Born in 1863, Henry Ford was the first surviving son of William and Mary Ford, who owned a prosperous farm in Dearborn, Michigan. At 16, he left home for the nearby city of Detroit, where he found apprentice work as a machinist. He returned to Dearborn and work on the family farm after three years, but continued to operate and service steam engines and work occasional stints in Detroit factories. In 1888, he married Clara Bryant, who had grown up on a nearby farm.
In the first several years of their marriage, Ford supported himself and his new wife by running a sawmill. In 1891, he returned with Clara to Detroit, where he was hired as an engineer for the Edison Illuminating Company. Rising quickly through the ranks, he was promoted to chief engineer two years later. Ford spent his irregular hours on his efforts to build a gasoline-powered horseless carriage, or automobile. In 1896, he completed what he called the “Quadricycle,” which consisted of a light metal frame fitted with four bicycle wheels and powered by a two-cylinder, four-horsepower gasoline engine.
Determined to improve upon his prototype, Ford sold the Quadricycle in order to continue building other vehicles. He received backing from various investors over the next seven years, some of whom formed the Detroit Automobile Company (later the Henry Ford Company) in 1899. His partners, eager to put a passenger car on the market, grew frustrated with Ford’s constant need to improve, and Ford left his namesake company in 1902. (After his departure, it was reorganized as the Cadillac Motor Car Company.)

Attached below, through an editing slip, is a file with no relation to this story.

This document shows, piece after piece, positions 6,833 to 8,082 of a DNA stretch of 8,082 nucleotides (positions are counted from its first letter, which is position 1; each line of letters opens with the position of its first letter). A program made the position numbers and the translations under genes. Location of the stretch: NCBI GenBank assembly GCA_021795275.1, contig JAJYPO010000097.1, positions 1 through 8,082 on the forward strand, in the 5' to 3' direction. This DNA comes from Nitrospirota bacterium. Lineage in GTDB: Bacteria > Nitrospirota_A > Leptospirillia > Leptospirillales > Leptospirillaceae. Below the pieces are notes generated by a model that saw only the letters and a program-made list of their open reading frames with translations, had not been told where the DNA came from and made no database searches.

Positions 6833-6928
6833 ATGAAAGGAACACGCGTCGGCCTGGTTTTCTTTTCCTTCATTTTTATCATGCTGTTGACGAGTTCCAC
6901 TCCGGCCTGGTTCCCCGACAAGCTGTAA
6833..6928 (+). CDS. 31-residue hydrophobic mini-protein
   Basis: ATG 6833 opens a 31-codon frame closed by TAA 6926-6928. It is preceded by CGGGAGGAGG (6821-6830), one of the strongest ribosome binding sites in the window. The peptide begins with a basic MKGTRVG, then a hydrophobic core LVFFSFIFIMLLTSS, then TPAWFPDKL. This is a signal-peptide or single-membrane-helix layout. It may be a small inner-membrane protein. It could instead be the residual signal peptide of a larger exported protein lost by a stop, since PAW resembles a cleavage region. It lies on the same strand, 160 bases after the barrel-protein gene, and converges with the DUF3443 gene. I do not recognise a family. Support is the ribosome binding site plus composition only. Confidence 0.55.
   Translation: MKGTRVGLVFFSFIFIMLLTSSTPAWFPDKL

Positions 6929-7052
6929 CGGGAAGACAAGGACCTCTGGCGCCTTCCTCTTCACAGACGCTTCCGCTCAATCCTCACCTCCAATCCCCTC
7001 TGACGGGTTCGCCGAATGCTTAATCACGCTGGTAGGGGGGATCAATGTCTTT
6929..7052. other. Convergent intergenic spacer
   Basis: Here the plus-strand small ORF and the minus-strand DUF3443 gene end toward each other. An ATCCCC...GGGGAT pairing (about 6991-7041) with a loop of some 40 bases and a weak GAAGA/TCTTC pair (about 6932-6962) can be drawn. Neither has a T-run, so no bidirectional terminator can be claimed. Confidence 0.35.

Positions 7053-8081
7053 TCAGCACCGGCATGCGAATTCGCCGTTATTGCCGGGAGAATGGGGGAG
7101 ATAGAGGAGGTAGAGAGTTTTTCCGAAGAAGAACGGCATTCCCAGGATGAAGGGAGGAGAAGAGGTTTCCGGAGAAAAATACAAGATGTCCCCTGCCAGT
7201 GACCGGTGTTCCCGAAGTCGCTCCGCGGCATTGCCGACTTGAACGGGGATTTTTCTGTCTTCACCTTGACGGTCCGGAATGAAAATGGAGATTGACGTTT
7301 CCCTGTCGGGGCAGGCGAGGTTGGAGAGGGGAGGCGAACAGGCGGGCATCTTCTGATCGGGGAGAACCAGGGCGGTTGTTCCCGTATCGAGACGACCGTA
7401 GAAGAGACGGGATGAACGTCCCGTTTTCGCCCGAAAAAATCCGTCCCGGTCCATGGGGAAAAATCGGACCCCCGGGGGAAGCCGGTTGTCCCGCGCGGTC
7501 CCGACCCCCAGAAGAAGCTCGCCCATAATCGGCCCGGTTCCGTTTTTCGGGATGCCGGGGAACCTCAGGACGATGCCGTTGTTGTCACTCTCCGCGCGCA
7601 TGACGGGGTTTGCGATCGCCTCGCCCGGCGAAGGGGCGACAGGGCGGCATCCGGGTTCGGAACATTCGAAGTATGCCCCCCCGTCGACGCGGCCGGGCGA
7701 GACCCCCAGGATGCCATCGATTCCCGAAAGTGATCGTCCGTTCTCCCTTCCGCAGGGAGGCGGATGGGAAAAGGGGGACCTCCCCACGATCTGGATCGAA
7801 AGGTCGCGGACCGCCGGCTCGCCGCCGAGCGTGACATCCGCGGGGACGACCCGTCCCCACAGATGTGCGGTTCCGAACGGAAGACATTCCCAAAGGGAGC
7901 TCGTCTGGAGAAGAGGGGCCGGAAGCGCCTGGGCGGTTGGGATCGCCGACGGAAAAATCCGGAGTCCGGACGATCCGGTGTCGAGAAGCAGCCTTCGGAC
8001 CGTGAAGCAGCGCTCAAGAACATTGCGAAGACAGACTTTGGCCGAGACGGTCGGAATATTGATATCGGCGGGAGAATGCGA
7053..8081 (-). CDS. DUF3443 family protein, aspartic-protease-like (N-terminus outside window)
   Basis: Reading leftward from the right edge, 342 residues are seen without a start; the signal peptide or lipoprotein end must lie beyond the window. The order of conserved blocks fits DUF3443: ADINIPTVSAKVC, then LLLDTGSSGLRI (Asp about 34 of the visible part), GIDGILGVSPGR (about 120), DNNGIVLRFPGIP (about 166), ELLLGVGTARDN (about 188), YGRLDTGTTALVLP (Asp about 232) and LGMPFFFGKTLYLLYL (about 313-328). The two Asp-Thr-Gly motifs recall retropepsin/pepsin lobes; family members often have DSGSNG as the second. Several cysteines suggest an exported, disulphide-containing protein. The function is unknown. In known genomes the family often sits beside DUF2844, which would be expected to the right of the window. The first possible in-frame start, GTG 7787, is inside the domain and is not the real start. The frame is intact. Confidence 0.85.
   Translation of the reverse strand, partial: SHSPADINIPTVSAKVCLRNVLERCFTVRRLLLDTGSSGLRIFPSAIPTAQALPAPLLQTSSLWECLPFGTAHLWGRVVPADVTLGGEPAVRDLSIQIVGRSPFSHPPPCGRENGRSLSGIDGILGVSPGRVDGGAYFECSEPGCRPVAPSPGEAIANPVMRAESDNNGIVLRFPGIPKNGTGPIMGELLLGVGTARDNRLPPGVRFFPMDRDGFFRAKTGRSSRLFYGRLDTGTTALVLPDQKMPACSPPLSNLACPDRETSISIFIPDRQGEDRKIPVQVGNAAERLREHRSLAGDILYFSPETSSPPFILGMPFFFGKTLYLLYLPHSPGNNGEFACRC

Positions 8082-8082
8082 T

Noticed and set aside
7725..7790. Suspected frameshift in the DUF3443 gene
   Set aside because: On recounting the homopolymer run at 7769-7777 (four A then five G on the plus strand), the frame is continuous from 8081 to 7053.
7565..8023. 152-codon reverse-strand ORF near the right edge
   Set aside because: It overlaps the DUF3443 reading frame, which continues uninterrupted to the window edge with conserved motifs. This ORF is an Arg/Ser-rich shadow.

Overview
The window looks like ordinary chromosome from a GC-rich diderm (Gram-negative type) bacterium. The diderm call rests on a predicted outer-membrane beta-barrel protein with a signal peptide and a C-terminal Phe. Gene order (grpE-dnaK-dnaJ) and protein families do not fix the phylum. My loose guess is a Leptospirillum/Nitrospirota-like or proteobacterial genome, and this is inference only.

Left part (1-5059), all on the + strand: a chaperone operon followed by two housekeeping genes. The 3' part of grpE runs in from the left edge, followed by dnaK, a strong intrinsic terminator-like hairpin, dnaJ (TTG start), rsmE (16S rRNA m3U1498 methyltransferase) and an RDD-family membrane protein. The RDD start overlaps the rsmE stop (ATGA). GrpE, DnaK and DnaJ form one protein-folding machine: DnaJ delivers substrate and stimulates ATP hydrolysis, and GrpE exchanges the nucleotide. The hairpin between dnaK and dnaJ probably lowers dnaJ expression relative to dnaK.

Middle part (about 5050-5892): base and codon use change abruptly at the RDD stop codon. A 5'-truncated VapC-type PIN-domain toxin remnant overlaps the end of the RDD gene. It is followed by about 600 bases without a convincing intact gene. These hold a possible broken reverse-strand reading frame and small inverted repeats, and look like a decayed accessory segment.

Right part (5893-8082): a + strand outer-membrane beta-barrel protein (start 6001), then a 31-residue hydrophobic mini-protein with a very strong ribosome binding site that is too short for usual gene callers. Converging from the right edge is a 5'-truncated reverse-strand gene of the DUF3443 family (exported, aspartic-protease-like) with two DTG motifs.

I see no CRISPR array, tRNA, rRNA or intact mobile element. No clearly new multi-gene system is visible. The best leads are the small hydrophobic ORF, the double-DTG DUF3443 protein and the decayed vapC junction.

The following year, Ford established the Ford Motor Company. A month after the Ford Motor Company was established, the first Ford car—the two-cylinder, eight-horsepower Model A—was assembled at a plant on Mack Avenue in Detroit. At the time, only a few cars were assembled per day, and groups of two or three workers built them by hand from parts that were ordered from other companies. Ford was dedicated to the production of an efficient and reliable automobile that would be affordable for everyone; the result was the Model T, which made its debut in October 1908.
The “Tin Lizzie,” as the Model T was known, was an immediate success, and Ford soon had more orders than the company could satisfy. As a result, he put into practice techniques of mass production that would revolutionize American industry, including the use of large production plants; standardized, interchangeable parts; and the moving assembly line.
Even as production went up, demand for the Tin Lizzie remained high, and by 1918, half of all cars in America were Model Ts. In 1919, Ford named his son Edsel as president of Ford Motor Company, but he retained full control of the company’s operations. In 1927, the company had produced some 15 million Model Ts, and Ford Motor Company was the largest automotive manufacturer in the world. Ford opened plants and operations throughout the world.
Edsel Ford died in 1943, and Henry Ford returned to the presidency of Ford Motor Company briefly before handing it over to his grandson, Henry Ford II, in 1945. He died two years later at his Dearborn home, at the age of 83.
According to en.Wikipedia and history.com